Readings – selected pages from:

  • Keynes, The Essential Keynes
  • Selected passages/quotes from the literature (Robinson, Lavoie, Madsen, Chick and Dow, Skidelsky, Davidson, etc)

Lecture Three – The Rationality of Technocratic Sovereignty: Macroeconomic Management of the Future 

Understanding Keynes’ concern to manage the future, and understanding how he views the irreducible uncertainty of the future as an ontological feature, allows us to understand how and why Keynesian theory justifies technocratic sovereignty through macroeconomic management. This week will recap what we’ve learned so far by tying the first two weeks together and also exploring the logic of Keynesian macroeconomic management as a necessary activity of institutions who are able to use economic models to aim towards the creation of the good society, which is by mitigating the negative consequences that are the direct result of the certainty of varying degrees of fraught futures. 

Readings – selected pages from:

  • Keynes, The Essential Keynes
  • Martijn Konings, Capital and Time
  • Paul Livingston, The Politics of Logic
  • Selected passages from the literature

Week Four – Macrofoundations of Micro: The Modal Logic of Macroeconomic Rationality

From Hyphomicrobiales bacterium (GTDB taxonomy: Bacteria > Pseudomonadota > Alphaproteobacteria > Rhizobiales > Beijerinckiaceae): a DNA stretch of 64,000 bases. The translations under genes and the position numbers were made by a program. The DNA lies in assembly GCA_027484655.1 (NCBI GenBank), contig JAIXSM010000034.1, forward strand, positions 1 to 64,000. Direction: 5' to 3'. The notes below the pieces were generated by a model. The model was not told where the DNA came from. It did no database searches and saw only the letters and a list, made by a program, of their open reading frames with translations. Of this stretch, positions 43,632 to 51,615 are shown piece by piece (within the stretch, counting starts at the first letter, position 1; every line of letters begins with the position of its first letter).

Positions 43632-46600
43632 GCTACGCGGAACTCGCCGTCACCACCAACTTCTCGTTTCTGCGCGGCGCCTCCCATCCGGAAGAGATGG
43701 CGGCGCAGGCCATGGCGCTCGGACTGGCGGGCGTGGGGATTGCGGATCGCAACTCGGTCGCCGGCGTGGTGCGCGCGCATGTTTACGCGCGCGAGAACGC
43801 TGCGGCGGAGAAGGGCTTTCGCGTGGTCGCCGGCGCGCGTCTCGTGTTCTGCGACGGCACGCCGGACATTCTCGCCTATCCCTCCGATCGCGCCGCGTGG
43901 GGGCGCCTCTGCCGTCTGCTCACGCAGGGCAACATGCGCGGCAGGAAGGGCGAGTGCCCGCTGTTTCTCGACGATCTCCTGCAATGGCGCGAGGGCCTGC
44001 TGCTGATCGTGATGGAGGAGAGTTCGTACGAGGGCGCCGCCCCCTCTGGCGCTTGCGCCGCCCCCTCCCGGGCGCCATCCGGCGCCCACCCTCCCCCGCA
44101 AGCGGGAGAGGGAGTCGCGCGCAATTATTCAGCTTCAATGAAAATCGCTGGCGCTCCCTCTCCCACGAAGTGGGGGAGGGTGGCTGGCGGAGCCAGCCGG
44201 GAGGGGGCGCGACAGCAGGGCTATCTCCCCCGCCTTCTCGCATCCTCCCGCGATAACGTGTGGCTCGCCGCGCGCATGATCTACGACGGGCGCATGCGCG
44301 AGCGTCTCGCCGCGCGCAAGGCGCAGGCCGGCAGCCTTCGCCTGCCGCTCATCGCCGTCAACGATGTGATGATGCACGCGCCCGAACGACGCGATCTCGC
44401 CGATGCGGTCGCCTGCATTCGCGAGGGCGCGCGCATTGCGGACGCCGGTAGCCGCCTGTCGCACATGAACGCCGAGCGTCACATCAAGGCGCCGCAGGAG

This week is the most speculative of the weeks, suggesting that the form that Keynesian technocratic sovereignty takes is an ongoing communicative modal activity. Essentially, what this means is that it is a system of giving and asking for reasons. To say, for example, “central banks inject liquidity into the market” is a statement that has empirical content. A modal expression that makes explicit the rules implicit in this first empirical claim might be something like “in order to prop up asset prices.” This latter modal expression reveals certain rules that frame thought and practice in relation to the original proposition. The modal claim does not add external truth to the original claim, but serves as the inferential license to make the original claim from, for example, the perspective of political economic analysis. We close the lesson by looking at how balance sheet operations are one of the key technological operations that use this modal style of ongoing communication. We appeal to the work of post-Keynesian Hyman Minsky to make this clear.

Readings – selected pages from:

  • Keynes, The Essential Keynes
  • Robert Brandom, “Modal Kant-Sellars Thesis”
  • Further selected passages from the literature (Sellars, Minsky, Konings, Culham)

Lecture Five – Recap and Practical Examples

In the final week, we will do a full recap and attempt to weave the various threads together into a single logical map for the class, so that we can see how each of the topics discussed from week one through to week four inform one another. Then, we will close by looking at practical examples from the media that demonstrate precisely how these theoretical musings are played out in real-world economic discussions and policy

Readings/Media: TBD